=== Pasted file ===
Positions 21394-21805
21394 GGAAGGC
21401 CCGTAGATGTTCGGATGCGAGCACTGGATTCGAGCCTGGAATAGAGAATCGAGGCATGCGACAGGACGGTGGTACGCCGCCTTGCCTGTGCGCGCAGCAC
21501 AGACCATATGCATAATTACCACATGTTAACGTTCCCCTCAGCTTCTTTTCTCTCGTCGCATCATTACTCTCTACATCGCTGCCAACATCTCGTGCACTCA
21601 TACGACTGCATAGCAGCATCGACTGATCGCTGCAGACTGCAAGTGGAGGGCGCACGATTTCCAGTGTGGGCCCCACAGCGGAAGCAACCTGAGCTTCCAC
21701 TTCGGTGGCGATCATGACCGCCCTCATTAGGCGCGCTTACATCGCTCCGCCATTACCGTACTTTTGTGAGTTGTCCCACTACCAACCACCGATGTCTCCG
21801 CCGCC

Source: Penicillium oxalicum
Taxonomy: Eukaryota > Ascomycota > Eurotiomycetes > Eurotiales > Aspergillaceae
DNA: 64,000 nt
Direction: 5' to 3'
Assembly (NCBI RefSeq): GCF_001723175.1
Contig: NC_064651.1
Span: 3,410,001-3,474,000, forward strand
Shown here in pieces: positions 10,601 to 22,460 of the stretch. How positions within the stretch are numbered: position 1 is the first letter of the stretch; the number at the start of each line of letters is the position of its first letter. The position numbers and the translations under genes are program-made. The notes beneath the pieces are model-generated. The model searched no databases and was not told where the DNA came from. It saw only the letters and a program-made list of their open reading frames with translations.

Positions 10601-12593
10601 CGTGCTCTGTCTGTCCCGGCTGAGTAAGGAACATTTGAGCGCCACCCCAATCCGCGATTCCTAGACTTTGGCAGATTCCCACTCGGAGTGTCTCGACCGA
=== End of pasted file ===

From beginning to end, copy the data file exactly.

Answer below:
Positions 21394-21805
21394 GGAAGGC
21401 CCGTAGATGTTCGGATGCGAGCACTGGATTCGAGCCTGGAATAGAGAATCGAGGCATGCGACAGGACGGTGGTACGCCGCCTTGCCTGTGCGCGCAGCAC
21501 AGACCATATGCATAATTACCACATGTTAACGTTCCCCTCAGCTTCTTTTCTCTCGTCGCATCATTACTCTCTACATCGCTGCCAACATCTCGTGCACTCA
21601 TACGACTGCATAGCAGCATCGACTGATCGCTGCAGACTGCAAGTGGAGGGCGCACGATTTCCAGTGTGGGCCCCACAGCGGAAGCAACCTGAGCTTCCAC
21701 TTCGGTGGCGATCATGACCGCCCTCATTAGGCGCGCTTACATCGCTCCGCCATTACCGTACTTTTGTGAGTTGTCCCACTACCAACCACCGATGTCTCCG
21801 CCGCC

Source: Penicillium oxalicum
Taxonomy: Eukaryota > Ascomycota > Eurotiomycetes > Eurotiales > Aspergillaceae
DNA: 64,000 nt
Direction: 5' to 3'
Assembly (NCBI RefSeq): GCF_001723175.1
Contig: NC_064651.1
Span: 3,410,001-3,474,000, forward strand
Shown here in pieces: positions 10,601 to 22,460 of the stretch. How positions within the stretch are numbered: position 1 is the first letter of the stretch; the number at the start of each line of letters is the position of its first letter. The position numbers and the translations under genes are program-made. The notes beneath the pieces are model-generated. The model searched no databases and was not told where the DNA came from. It saw only the letters and a program-made list of their open reading frames with translations.

Positions 10601-12593
10601 CGTGCTCTGTCTGTCCCGGCTGAGTAAGGAACATTTGAGCGCCACCCCAATCCGCGATTCCTAGACTTTGGCAGATTCCCACTCGGAGTGTCTCGACCGA